Local Government Magazine

Reflections on a career in local government

William J Taylor, MBE, recently joined the Far North District Council as its general manager Corporate Services. He is a former UK Council CEO and has worked across the globe with a multitude of councils as an interim manager, coach and international management consultant.

Recently I sat down with a nephew to talk about his options after leaving university. I suggested local government – he laughed aloud and said it sounded way too boring. 

Instead he said the media would be much more interesting. It got me thinking – is local government really boring?

Back in the day, there used to be a series of posters and TV adverts run by the UK military. The ‘strap-line’ was – ‘join the army and see the world’. Graffiti artists went to work and defaced the posters by adding the phrase…‘and kill people!’ But I digress. No, I didn’t join the army, but I did end up seeing the world – via my career in local government. 

And, far from being boring, I have found local government to be stimulating, and wholly worthwhile as a career.

It would be fair to say that during my local government travels, I have seen some weird and wacky stuff along the way. Far from boring, here is a selection of exciting ‘tales from the crypt’. 

Early in my career, I started working in Edinburgh City Council and, on my first day at work, I was instructed by the CEO to find a way of stopping the South African athlete Zola Budd from running at the city stadium.

Suffice to say she did run, but we did put up hoardings around the track with the message – ‘Edinburgh Against Apartheid’. 

At the same Council, on another project (how the council could bring the Chinese Terracotta army exhibition to Scotland), I had the dubious pleasure of working alongside the late Robert Maxwell, international newspaper tycoon (his newspaper group was underwriting the costs of the project). 

Working alongside Maxwell was interesting, as he would pause at our meetings to take what he described as ‘important calls’ – indeed one time we all got kicked out of his office as he had an incoming call from Soviet President Mikhail Gorbachev. 

Maxwell’s colourful life would end in both tragedy and disgrace – he drowned, mysteriously falling overboard from his super-yacht, and he was found to have swindled thousands of his Daily Mirror employees out of their pensions. 

While on an EU trip to Vietnam, working on an eco-tourism project with the Ha Long Bay municipality, I kept wondering who the guy was constantly sitting silently with the council officials, but who was never introduced. Turns out he was a communist party minder who was secretly recording our every word. Big Brother is watching you!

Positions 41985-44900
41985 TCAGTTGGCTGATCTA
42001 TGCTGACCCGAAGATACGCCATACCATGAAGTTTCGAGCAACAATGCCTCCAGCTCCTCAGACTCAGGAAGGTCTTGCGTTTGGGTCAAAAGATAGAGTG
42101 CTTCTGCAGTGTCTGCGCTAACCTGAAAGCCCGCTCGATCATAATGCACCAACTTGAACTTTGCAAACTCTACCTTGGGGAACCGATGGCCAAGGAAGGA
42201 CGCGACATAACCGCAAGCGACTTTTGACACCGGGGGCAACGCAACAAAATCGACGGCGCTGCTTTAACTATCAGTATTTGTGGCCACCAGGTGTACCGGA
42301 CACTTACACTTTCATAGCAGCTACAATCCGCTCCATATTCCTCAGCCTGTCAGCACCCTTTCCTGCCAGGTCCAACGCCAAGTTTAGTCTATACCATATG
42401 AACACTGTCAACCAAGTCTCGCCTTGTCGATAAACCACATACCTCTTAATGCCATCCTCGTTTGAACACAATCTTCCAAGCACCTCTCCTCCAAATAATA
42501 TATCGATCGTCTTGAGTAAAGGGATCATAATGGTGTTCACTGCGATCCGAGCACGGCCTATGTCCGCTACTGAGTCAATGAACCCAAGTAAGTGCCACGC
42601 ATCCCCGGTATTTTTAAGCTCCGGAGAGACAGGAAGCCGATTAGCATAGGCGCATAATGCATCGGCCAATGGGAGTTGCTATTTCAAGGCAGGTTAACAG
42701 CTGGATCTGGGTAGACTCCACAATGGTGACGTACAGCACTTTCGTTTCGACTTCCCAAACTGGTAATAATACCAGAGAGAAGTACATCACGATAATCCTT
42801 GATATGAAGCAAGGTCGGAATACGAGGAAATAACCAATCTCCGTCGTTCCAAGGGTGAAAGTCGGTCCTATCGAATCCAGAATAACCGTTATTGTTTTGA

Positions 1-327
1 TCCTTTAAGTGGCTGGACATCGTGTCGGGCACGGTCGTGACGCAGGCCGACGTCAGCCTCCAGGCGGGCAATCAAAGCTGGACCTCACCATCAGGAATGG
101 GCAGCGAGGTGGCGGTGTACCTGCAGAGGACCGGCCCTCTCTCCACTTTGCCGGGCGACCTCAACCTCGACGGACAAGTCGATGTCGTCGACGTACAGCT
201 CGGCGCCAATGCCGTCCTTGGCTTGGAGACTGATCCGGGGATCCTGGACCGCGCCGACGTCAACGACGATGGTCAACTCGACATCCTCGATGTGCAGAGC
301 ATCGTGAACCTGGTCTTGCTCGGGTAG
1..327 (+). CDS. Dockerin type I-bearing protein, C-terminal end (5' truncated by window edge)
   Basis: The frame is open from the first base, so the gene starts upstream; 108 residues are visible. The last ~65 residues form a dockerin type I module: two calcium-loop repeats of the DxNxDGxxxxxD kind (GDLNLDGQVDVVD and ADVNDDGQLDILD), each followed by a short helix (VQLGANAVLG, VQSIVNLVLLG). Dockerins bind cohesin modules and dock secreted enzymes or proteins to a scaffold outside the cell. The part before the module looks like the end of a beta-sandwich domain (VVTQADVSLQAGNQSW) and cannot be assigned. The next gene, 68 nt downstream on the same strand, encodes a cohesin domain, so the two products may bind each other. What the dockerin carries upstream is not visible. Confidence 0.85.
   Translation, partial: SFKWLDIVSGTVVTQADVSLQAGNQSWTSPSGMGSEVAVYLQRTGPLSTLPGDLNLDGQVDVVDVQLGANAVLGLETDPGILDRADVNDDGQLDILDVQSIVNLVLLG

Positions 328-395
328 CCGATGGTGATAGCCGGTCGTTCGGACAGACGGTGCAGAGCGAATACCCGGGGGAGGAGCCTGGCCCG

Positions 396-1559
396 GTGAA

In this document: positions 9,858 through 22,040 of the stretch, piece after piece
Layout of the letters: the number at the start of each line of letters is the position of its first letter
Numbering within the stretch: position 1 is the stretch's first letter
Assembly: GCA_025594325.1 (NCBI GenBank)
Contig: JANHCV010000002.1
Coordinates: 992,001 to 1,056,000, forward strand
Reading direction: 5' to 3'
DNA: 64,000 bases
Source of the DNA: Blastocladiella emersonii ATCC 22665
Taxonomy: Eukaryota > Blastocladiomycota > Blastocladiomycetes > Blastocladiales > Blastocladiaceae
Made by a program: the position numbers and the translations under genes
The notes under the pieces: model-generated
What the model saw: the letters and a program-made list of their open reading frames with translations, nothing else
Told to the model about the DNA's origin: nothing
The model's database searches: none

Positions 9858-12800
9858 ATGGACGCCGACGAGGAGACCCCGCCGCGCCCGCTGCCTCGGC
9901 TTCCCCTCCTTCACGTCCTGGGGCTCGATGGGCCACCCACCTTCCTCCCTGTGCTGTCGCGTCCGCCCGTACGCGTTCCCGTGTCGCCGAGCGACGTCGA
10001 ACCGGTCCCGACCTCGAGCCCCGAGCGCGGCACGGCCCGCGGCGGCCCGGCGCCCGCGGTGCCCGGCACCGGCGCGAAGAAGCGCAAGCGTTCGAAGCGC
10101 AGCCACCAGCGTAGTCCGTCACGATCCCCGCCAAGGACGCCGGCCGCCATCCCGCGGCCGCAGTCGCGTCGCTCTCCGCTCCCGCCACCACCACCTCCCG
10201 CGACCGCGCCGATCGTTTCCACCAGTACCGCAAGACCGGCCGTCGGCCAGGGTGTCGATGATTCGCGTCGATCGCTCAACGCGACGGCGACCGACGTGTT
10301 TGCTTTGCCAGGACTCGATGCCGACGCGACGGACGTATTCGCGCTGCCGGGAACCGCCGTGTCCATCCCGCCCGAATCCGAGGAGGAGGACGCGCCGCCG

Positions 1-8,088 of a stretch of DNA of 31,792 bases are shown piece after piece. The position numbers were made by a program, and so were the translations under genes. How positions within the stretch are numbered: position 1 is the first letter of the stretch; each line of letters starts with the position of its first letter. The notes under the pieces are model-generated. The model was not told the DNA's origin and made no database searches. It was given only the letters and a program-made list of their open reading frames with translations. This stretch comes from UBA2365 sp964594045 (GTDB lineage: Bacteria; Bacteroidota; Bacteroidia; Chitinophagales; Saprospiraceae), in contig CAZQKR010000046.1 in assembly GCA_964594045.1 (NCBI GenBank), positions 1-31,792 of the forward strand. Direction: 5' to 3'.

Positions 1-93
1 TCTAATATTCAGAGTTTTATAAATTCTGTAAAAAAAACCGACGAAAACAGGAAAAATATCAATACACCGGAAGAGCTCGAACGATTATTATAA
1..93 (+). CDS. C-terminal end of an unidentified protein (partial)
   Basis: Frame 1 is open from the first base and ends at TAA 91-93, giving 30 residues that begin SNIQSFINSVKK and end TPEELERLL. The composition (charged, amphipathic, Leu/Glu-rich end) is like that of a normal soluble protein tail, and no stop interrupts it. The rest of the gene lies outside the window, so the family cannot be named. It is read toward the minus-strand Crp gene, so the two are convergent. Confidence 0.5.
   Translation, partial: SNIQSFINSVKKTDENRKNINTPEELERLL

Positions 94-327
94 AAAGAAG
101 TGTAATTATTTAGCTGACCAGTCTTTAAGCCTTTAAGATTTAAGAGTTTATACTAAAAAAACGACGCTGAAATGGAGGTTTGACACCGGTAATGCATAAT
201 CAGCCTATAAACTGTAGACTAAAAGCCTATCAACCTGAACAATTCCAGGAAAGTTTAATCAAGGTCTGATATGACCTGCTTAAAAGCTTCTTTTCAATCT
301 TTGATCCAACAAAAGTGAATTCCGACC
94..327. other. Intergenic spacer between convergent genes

I can recall smoothing over a diplomatic incident during a ‘sister city’ visit to Germany, where a councillor from the UK had way too much to drink and was berating our most civilised and generous German hosts about the second world war… not a great day for international relations.

While working in Greater Manchester in the UK, I had the privilege of observing the City’s CEO, Sir Howard Bernstein (who is interviewed in our October 2019 issue of LG) lead a quite astounding rebuild and renaissance of the city centre after a terrorist bombing. This episode was the finest example of municipal leadership that I ever witnessed.

During my time working at Waverly Council in Sydney, Australia, I spent my first day at work visiting staff at their various locations. All was normal until I went down to Bondi Beach to visit our lifeguard team … only to find that I had walked on to a TV studio set and the staff were ‘stars’ of the Bondi Rescue TV reality show.

Early one morning, I arrived outside a town hall in Thailand, only to find that its gates had been locked. The staff were being turned away by two rows of steel-helmeted soldiers with bayonets fixed, and tanks were quite literally parked on the lawn outside the municipal HQ, (there had been a military coup overnight). Democracy is precious – yet we often tend to take it for granted.

So, local government is, the world over, many things – but dull and boring it is not. 

I am a recent arrival to New Zealand and am hugely impressed with the quality of Council staff. 

Talking to colleagues it is clear that they choose to work within local government because they are part of a team which is dedicated to making the community a better place to live, work and play for everyone, every day. 

Our staff recognise that councils are not all about bureaucracy and politics – colleagues are working within local government to ensure that their communities are the best they can possibly be. 

From our local librarians, building inspectors and customer service teams, all the way up to the chief executive, everyone working for local councils is focused on making sure their area is a great place to live, play and visit

Council staff are rightly proud of the contribution they make, and colleagues I speak to would recommend it as a career choice. 

That said, we will have to work hard to polish up our public perception – while image isn’t everything, it does count. 

We are, after all, competing to gain the very best talent into our ranks and the labour market is a competitive place. 

So, to return to the question, ‘is local government boring’?

I have found it to be quite the opposite.

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